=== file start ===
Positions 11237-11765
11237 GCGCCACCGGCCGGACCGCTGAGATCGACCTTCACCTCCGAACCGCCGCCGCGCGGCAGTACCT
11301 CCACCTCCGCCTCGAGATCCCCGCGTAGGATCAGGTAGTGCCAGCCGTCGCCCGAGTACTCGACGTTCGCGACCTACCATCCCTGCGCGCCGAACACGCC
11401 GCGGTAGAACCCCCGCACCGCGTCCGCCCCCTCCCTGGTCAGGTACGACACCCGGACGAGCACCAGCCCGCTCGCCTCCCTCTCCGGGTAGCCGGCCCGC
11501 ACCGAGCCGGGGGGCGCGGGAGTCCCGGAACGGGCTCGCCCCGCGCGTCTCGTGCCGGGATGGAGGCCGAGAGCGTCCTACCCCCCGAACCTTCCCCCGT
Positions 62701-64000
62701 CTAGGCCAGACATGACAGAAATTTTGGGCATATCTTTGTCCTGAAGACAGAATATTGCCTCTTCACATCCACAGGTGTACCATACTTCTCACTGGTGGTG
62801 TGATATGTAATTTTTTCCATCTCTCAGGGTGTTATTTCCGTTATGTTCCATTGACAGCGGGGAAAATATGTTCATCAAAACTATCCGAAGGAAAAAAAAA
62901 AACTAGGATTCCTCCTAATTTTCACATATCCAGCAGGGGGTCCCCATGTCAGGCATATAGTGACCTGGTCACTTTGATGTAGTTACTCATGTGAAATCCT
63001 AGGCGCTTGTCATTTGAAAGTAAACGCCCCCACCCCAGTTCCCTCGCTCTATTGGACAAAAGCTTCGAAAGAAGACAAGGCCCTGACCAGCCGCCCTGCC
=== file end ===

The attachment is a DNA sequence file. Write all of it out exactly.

Positions 11237-11765
11237 GCGCCACCGGCCGGACCGCTGAGATCGACCTTCACCTCCGAACCGCCGCCGCGCGGCAGTACCT
11301 CCACCTCCGCCTCGAGATCCCCGCGTAGGATCAGGTAGTGCCAGCCGTCGCCCGAGTACTCGACGTTCGCGACCTACCATCCCTGCGCGCCGAACACGCC
11401 GCGGTAGAACCCCCGCACCGCGTCCGCCCCCTCCCTGGTCAGGTACGACACCCGGACGAGCACCAGCCCGCTCGCCTCCCTCTCCGGGTAGCCGGCCCGC
11501 ACCGAGCCGGGGGGCGCGGGAGTCCCGGAACGGGCTCGCCCCGCGCGTCTCGTGCCGGGATGGAGGCCGAGAGCGTCCTACCCCCCGAACCTTCCCCCGT
Positions 62701-64000
62701 CTAGGCCAGACATGACAGAAATTTTGGGCATATCTTTGTCCTGAAGACAGAATATTGCCTCTTCACATCCACAGGTGTACCATACTTCTCACTGGTGGTG
62801 TGATATGTAATTTTTTCCATCTCTCAGGGTGTTATTTCCGTTATGTTCCATTGACAGCGGGGAAAATATGTTCATCAAAACTATCCGAAGGAAAAAAAAA
62901 AACTAGGATTCCTCCTAATTTTCACATATCCAGCAGGGGGTCCCCATGTCAGGCATATAGTGACCTGGTCACTTTGATGTAGTTACTCATGTGAAATCCT
63001 AGGCGCTTGTCATTTGAAAGTAAACGCCCCCACCCCAGTTCCCTCGCTCTATTGGACAAAAGCTTCGAAAGAAGACAAGGCCCTGACCAGCCGCCCTGCC